When you think of a Tudor banquet an image may come to mind of a loud and riotous feast, Henry VIII at one end of the table gnawing on a large chicken leg, guests eating and drinking way too much and not a table manner in sight! As with many historical stereotypes the reality is somewhat different; banquets were actually quite formal occasions with rules that mirrored the class system and social etiquette of the day. They also provided the host with the perfect opportunity to show off their wealth and importance by serving their guests the most magnificent food, made from the most expensive ingredients and displayed, at times, in the most extravagant of ways.
Society was very hierarchical in Tudor times, people were not born equal, and this sentiment was echoed at the banquet table. The most important diners would have sat at the top table, which would have been raised up slightly on a platform called a dais and may have been adorned with a tablecloth. Those next in social status would have sat on one of the two tables either side of the top table, those next in status would sit at the next set of tables and so on. The food served at a banquet would also have been graded according to status so servants and those placed furthest away from the top table would not have expected to be offered the same lavish dishes as the ones given to the host of the banquet (such as a Lord or the King) and his immediate guests.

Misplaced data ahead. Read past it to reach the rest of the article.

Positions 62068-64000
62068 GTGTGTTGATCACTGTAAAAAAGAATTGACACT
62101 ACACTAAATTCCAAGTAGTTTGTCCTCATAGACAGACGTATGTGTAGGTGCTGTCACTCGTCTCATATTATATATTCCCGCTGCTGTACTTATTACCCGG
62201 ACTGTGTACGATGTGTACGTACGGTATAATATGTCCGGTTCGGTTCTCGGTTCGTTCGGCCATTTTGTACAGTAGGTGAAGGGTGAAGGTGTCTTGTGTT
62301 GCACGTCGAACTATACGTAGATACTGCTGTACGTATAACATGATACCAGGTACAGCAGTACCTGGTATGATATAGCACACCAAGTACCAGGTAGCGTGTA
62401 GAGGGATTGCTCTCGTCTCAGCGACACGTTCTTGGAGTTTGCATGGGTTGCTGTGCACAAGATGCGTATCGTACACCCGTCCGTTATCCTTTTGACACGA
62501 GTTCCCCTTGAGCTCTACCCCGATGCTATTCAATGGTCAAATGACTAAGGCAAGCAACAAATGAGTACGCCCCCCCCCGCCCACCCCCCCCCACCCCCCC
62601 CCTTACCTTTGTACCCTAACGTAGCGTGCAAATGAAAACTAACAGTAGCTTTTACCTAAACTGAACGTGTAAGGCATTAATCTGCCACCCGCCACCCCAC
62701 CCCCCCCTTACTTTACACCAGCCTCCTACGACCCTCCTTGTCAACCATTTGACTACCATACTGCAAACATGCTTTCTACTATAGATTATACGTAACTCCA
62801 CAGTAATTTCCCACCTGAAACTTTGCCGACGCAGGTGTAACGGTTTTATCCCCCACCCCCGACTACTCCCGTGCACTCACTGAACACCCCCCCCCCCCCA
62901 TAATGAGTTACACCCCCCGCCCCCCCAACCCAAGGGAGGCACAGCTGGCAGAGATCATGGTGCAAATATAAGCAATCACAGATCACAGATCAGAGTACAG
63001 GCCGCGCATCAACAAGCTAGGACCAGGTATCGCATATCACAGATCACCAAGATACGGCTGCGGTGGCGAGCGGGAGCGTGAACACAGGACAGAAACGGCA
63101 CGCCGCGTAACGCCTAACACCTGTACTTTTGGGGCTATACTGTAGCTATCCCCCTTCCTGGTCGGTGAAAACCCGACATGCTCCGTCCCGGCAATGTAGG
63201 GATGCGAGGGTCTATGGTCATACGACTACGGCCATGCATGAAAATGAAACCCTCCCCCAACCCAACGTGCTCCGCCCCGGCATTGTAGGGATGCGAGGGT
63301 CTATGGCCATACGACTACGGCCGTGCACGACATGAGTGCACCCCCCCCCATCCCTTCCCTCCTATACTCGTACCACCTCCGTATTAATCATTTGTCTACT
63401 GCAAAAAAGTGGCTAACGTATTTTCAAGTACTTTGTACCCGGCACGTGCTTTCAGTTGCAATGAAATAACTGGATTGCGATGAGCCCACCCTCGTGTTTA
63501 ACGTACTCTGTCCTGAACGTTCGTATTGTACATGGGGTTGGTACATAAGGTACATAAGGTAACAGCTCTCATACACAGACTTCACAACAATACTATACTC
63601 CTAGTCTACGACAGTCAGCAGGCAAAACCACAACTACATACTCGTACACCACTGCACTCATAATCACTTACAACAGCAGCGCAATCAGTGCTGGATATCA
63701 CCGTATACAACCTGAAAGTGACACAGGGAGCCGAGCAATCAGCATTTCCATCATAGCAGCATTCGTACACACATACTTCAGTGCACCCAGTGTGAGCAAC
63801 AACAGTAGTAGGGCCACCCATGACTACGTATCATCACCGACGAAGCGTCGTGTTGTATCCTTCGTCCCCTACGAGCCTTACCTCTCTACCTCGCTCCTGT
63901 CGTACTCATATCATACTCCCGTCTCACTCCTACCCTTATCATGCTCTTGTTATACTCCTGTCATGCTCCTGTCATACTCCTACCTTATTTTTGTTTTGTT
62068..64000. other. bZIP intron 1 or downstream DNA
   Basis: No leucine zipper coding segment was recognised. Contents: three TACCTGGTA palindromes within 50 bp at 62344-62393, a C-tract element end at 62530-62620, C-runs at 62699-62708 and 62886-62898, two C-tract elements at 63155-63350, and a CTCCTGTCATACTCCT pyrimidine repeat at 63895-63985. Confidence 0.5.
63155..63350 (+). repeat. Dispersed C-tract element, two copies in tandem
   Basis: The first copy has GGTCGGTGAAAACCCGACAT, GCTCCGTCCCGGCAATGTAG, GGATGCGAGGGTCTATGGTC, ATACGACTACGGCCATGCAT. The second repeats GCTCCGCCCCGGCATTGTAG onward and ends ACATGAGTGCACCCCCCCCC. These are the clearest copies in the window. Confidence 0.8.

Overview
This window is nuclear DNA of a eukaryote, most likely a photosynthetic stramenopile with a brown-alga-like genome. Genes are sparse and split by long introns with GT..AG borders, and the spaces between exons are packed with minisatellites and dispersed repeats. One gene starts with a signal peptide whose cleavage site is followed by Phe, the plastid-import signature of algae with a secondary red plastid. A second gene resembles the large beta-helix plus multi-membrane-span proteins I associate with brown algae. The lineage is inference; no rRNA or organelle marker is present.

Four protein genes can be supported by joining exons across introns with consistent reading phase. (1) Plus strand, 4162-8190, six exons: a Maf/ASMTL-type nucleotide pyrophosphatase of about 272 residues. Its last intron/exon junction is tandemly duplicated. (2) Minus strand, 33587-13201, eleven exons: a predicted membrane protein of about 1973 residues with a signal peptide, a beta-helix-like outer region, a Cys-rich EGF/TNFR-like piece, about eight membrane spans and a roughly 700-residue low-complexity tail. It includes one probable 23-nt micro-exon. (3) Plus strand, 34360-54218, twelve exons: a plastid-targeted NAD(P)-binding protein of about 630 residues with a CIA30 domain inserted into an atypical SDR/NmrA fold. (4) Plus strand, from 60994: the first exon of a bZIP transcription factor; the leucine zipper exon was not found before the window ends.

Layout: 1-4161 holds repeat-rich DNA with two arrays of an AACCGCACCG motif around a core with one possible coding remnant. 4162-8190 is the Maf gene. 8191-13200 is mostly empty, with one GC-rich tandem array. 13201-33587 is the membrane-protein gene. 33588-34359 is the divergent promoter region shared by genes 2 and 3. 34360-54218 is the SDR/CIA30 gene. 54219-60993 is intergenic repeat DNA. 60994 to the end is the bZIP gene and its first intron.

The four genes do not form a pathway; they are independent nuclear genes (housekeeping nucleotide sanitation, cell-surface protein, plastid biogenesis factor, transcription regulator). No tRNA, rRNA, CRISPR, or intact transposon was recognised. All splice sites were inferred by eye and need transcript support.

Food at a banquet was served at the table on large platters and guests helped themselves using a knife to cut off pieces of meat which they would have then eaten delicately with their fingers (forks were an Italian Renaissance idea that only became popular near the end of the 16th century). It was down to the way food was shared that a number of formal rules were developed that directed people on how they should behave at mealtimes. These were mainly concerned with being considerate to others and cleanliness, starting with the necessity to wash your hands before sitting down. If you were at the top table you would have washed your hands in a small bowl called a ewer which was brought to your table by a servant. Things considered bad manners at a banquet included putting old bones back on a shared plate, nose picking, ear scratching or blowing your nose – exactly the kinds of things that would be frowned upon today. Your behaviour at a banquet could and would be noticed so good table manners were vital if you wanted to succeed at the Tudor Court. Continue reading